Pebble permitting progress worries critics
As final EIS for Southwest copper mine project nears, opponents seek Congressional interference
Last updated 11/2/2019 at 6:23am
Pebble Partnership CEO Tom Collier is confident that the world-class Pebble copper project in Southwest Alaska will continue to achieve significant permitting milestones during 2020 – and those opposed to developing a mine at Pebble agree.
"We've known for some time that our project will meet and surpass the rigorous environmental standards enforced in the United States and Alaska, and believe that it will secure its operating permits. Our critics are starting to understand that as well," Collier said.
The Pebble Partnership CEO said it is this conviction or concern, depending on the viewpoint of the proposed Pebble Mine, that landed him in front of the Democrat-controlled U.S. House Subcommittee on Water Resources and the Environment to discuss Pebble's steady advancement through the federal permitting process.
Under the United States National Environmental Policy Act (NEPA), large projects such as Pebble are required to complete an environmental impact statement, which is vetted through a lengthy process that involves professional scrutiny and public input.
U.S. Army Corps of Engineers, the federal agency charged with leading the EIS process for Pebble, published a draft EIS for a proposed 20-year mine at the large copper-gold-molybdenum deposit in February.
Democrats on the subcommittee echoed Pebble opponents concerns that the Army Corps is rushing its evaluation of the proposed Pebble Mine.
"The process seems flawed and I am not convinced that if we continue to let the process play out, as proponents of the mine suggest, we will end up with a final decision based on good science and data. We need evidence that this project is being properly reviewed, and so far, I have not seen that," House Subcommittee on Water Resources and Environment Chair Grace Napolitano, D-California, said during opening remarks at the Oct. 23 hearing on Pebble.
Republicans on the subcommittee, however, believe Pebble deserves to be vetted under the comprehensive permitting laws of the United States and objected to any Congressional interference in due process for the proposed mine.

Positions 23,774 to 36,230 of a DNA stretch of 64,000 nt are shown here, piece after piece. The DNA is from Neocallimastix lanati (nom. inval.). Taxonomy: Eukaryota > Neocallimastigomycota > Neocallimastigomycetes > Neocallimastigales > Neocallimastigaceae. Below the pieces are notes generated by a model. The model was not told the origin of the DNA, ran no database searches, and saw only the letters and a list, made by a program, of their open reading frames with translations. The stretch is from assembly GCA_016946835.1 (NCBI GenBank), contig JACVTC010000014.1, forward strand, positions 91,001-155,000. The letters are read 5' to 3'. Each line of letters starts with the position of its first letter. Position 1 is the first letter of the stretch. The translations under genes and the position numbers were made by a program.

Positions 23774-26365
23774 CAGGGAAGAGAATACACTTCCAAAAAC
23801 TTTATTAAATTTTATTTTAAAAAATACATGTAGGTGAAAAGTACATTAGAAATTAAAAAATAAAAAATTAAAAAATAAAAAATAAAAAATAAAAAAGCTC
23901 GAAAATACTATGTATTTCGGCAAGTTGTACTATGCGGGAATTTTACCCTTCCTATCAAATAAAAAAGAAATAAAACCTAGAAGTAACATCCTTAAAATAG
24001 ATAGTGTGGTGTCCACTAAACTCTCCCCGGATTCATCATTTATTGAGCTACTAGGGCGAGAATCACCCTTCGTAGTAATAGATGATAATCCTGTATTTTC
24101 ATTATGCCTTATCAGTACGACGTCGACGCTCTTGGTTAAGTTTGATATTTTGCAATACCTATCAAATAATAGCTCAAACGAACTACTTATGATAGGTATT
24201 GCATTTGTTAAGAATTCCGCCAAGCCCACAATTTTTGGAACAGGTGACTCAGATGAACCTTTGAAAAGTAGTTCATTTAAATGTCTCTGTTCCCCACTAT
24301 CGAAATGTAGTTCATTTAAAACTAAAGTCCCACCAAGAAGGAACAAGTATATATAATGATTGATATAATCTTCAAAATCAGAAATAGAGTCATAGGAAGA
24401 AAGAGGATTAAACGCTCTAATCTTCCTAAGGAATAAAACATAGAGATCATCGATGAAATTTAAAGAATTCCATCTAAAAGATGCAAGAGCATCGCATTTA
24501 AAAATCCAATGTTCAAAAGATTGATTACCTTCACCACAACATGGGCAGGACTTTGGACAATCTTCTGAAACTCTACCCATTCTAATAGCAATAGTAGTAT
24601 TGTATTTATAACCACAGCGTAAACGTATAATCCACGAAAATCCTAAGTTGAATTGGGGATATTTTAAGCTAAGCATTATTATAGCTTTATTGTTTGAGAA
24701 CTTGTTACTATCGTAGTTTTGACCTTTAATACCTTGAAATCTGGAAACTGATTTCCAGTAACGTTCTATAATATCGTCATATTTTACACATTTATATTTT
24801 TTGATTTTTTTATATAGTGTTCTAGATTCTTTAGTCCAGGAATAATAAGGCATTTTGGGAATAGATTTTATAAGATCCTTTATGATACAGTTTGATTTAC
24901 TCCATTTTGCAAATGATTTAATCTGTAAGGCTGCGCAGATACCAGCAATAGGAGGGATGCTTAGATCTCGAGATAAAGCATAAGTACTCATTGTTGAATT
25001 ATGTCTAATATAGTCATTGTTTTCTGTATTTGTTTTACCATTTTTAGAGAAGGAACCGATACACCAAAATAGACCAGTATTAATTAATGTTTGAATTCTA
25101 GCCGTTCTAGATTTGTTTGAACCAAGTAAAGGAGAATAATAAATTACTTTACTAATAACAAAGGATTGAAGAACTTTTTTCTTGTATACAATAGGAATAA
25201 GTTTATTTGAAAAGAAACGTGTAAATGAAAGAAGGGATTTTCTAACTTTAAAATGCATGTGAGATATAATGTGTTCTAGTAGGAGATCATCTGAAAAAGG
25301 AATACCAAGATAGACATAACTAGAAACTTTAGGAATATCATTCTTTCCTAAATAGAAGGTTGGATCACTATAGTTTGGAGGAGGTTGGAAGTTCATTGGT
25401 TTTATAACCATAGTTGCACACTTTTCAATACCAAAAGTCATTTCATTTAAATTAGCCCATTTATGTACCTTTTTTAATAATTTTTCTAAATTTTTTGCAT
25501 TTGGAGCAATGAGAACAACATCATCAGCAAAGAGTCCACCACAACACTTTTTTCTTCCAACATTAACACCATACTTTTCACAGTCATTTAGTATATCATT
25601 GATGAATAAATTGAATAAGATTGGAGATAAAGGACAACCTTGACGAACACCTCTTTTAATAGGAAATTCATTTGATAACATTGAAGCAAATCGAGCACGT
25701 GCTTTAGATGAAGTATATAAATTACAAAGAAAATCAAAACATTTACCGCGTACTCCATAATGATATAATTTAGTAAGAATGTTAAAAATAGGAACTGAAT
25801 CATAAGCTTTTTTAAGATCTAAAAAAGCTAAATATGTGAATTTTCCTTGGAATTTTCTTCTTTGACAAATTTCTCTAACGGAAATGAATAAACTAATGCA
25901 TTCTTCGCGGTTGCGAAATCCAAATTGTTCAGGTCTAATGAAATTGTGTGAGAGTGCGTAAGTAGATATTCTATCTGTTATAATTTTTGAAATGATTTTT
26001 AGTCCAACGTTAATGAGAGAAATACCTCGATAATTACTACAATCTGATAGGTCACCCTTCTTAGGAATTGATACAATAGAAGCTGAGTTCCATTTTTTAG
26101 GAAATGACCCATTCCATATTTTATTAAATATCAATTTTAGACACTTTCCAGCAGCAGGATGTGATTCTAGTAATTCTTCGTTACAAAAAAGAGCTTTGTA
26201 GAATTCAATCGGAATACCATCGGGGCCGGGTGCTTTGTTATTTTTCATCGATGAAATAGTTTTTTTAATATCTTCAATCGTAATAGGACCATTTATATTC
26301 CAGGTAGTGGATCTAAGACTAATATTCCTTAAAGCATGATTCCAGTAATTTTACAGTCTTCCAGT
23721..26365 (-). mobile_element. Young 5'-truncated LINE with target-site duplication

"We are wading into a project and an issue that is currently in the middle of a comprehensive review under the National Environmental Policy Act," said Arkansas Rep. Bruce Westerman, the ranking Republican on the subcommittee. "I believe in giving an applicant the opportunity to have the Corps of Engineers and the state of Alaska, along with a suite of other federal agencies, review this project objectively on the merits of this permit application."
Collier contends that this review demonstrates that a mine can be developed at Pebble without harming the world-class salmon fisheries in the Bristol Bay region, which is the biggest concern for opponents of Pebble.
"For over 15 years, a battle has been fought over whether building a copper mine 200 river miles from Bristol Bay in Alaska would significantly damage the salmon fishery in that region. The debate is now over," he said. "In February of this year, the US Army Corps of Engineers issued its draft Environmental Impact Statement for the proposed Pebble mine and unequivocally concluded that the project will not harm the Bristol Bay fishery."
After collecting input on the draft EIS during an extended comment period, the Army Corps is now working on a final EIS that is expected to be released early in 2020 followed by an official record of decision on major federal permits for Pebble later next year.
Adding to the momentum Pebble permitting has gained during 2019, the U.S. Environmental Protection Agency decided in July to roll back its 2014 proposed determination that, if finalized, would have placed debilitating restrictions on developing the world-class Pebble Mine.
While this decision had more to do with the legality and precedence of the attempted Obama-era determination than an endorsement of Pebble, it lifted a shadow lingering over the project.
EPA has some concerns about the Pebble EIS but is working with the Corps to address them. This cooperation is being carried out under a mechanism outlined under Section 404(q) of the Clean Water Act that encourages "communication and full consideration of each agencies' views concerning proposed projects" such as Pebble.
To accommodate this cooperation, Corps has extended EPA's deadline for submitting input on the Pebble EIS, which was set to expire on Oct. 24. This will provide time for Corps and EPA and to resolve any outstanding issues prior to completion of the Final EIS, which is expected be finished in the first quarter of 2020, followed by a record of decision on the major federal permits needed to develop the Southwest Alaska copper mine.
"With the publication of an overwhelmingly positive Draft EIS in February, the formal withdrawal of the Obama Administration's unprecedented 404(c) proposed determination in July, and our inexorable progress toward a Final EIS and RoD in the first half of 2020, people are starting to understand that Pebble is a project of merit," Collier said.